We also give credit to a very impressive response by state officials to the situation, including by Massachusetts Governor Deval Patrick. Much like he did during the MWRA broken pipe crisis, Patrick is showing himself to be a capable manager of a crisis in this situation, and we give him credit for being hands-on and on-the-scene.

We also want to thank members of the media for their role in protecting the public during the storm. We're news junkies, and we have to admit we had been following the recent severe weather outbreak as it tore across the country. Much like their mid-western counterparts we watched livestraming in recent weeks, local meteorologists were on-the-job telling people to keep an eye to the sky and to hunker down when storms got close. We watched NECN meteorologist Matt Noyes all afternoon, and there's no doubt in our minds that his attentiveness and on-air warnings saved lives in this storm. Kudos to him and his colleagues for a great job.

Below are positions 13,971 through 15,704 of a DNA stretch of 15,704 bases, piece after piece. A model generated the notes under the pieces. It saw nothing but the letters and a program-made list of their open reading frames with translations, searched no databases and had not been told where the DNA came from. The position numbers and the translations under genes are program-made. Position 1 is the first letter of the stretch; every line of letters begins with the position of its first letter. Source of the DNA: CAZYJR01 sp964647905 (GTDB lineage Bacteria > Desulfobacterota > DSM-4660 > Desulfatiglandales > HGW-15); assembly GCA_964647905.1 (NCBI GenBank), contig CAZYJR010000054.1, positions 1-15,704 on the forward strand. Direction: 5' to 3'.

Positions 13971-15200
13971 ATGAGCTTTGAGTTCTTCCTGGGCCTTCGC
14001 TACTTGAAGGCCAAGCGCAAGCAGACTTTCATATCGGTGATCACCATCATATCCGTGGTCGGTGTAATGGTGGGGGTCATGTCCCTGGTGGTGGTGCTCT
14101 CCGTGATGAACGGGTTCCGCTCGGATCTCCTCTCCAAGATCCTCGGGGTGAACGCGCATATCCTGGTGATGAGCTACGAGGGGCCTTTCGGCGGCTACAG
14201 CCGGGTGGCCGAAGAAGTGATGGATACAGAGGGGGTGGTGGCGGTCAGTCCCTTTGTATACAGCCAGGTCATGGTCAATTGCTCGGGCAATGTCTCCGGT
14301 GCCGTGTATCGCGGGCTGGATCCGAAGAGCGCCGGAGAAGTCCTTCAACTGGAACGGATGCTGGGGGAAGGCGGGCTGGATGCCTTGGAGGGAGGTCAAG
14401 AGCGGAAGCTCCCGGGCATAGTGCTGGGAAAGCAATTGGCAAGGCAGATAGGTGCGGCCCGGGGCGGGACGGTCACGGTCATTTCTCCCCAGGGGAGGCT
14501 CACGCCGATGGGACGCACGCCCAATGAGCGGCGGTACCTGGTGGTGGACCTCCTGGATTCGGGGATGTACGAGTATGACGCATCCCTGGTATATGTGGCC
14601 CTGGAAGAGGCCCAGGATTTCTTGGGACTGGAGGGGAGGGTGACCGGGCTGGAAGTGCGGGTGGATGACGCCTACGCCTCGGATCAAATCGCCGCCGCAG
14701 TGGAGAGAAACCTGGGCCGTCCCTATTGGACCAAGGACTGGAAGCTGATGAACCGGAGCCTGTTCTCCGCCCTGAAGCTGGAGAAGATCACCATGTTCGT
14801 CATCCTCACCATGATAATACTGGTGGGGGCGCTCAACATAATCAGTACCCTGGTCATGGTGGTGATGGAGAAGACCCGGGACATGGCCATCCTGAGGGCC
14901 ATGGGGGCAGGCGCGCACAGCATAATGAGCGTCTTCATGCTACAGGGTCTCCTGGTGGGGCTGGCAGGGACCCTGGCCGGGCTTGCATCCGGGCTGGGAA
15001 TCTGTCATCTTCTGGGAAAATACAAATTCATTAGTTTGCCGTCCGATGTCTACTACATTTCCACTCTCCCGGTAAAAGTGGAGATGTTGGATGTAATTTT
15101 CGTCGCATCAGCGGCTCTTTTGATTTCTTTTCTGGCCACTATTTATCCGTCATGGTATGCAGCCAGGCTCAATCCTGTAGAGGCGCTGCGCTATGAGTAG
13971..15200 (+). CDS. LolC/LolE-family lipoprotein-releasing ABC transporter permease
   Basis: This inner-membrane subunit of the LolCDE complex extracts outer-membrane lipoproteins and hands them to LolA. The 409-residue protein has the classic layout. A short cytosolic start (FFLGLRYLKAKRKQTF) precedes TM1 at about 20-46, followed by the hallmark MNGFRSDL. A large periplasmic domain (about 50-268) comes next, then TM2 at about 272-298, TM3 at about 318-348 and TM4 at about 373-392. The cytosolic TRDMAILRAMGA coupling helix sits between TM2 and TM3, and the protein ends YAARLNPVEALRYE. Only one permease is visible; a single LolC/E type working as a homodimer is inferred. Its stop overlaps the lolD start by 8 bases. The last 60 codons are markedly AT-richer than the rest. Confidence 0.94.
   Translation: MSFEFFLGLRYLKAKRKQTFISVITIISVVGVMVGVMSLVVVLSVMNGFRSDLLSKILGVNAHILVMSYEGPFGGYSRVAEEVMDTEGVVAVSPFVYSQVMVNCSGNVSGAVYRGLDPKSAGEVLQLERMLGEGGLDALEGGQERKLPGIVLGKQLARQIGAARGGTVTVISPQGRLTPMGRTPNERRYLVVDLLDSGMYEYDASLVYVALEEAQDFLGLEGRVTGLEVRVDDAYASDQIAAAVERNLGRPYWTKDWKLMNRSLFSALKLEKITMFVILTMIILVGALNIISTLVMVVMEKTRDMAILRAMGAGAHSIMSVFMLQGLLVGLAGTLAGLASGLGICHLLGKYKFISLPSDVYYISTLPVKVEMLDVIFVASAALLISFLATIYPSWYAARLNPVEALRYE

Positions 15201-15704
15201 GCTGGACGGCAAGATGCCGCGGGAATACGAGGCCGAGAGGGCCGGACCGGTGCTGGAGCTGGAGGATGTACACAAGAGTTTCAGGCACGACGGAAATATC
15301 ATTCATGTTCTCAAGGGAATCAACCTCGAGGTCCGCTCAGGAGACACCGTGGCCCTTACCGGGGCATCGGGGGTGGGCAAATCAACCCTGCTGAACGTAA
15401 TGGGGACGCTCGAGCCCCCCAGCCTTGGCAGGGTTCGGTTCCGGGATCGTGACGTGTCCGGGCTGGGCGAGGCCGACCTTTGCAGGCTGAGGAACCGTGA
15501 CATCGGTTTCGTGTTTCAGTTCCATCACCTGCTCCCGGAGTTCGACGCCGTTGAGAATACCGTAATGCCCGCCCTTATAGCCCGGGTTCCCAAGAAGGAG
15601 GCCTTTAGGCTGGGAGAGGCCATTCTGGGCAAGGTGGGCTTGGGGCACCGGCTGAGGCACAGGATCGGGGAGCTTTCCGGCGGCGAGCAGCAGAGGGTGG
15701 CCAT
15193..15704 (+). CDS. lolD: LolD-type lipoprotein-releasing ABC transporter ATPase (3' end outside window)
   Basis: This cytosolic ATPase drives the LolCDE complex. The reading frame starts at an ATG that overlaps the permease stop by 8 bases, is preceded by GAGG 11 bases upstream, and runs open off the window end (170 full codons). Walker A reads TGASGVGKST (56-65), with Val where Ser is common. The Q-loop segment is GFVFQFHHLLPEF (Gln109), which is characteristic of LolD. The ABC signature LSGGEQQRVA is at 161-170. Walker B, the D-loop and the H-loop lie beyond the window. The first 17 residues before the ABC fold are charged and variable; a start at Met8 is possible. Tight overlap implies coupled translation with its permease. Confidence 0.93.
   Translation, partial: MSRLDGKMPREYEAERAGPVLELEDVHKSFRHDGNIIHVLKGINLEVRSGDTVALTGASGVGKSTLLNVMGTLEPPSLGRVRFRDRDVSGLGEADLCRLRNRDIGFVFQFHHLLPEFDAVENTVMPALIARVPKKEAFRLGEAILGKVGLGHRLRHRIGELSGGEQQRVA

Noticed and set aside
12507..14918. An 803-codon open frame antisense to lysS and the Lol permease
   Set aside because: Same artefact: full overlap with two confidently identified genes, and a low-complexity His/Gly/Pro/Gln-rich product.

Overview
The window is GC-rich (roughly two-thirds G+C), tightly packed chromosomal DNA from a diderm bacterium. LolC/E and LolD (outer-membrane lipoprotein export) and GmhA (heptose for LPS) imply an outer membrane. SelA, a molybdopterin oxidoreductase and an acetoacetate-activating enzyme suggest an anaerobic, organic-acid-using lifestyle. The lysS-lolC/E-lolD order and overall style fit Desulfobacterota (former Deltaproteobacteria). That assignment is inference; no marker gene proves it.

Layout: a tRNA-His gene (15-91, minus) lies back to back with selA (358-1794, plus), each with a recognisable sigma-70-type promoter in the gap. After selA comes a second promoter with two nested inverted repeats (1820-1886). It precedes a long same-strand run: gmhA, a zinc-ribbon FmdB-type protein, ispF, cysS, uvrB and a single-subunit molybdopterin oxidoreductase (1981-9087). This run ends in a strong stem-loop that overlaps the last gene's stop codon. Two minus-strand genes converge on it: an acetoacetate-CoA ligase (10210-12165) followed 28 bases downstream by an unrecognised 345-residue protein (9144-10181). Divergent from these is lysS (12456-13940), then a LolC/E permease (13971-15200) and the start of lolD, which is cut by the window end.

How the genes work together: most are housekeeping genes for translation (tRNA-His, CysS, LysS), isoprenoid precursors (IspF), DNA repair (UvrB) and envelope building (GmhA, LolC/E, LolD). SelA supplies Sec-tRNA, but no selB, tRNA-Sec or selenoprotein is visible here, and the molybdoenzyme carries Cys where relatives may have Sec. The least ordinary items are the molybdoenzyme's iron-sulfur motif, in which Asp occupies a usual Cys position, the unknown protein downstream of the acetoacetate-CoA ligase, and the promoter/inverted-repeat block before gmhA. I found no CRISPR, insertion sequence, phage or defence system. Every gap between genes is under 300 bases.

Thursday, June 02, 2011

ComMITTed to winning in 2012

It's official. Mitt Romney is officially a candidate for President in 2012.

Romney's formal entrance into the 2012 race is good news for the Republican Party. The GOP is in dire need of a candidate with Romney's credentials in the field.

We liked the tone of today's announcement. Romney's 2012 campaign started outside on a sunny farm in New Hampshire with country music playing, the candidate in rolled-up shirt sleeves dishing out chili with his hair whipping in the wind. It's a stark and welcome difference from 2008, when a formally-dressed and perfectly-coiffed Romney announced his previous candidacy from inside a darkened, stage-lit Henry Ford Museum.

At the same time, Romney's speech today showed that he is willing to talk tough about where President Obama is failing, and that's also a good thing. We think Romney stands an excellent chance of winning the GOP nomination. He's got great name recognition, his fundraising is good, and he has a record of success in the private sector.

Off to the races.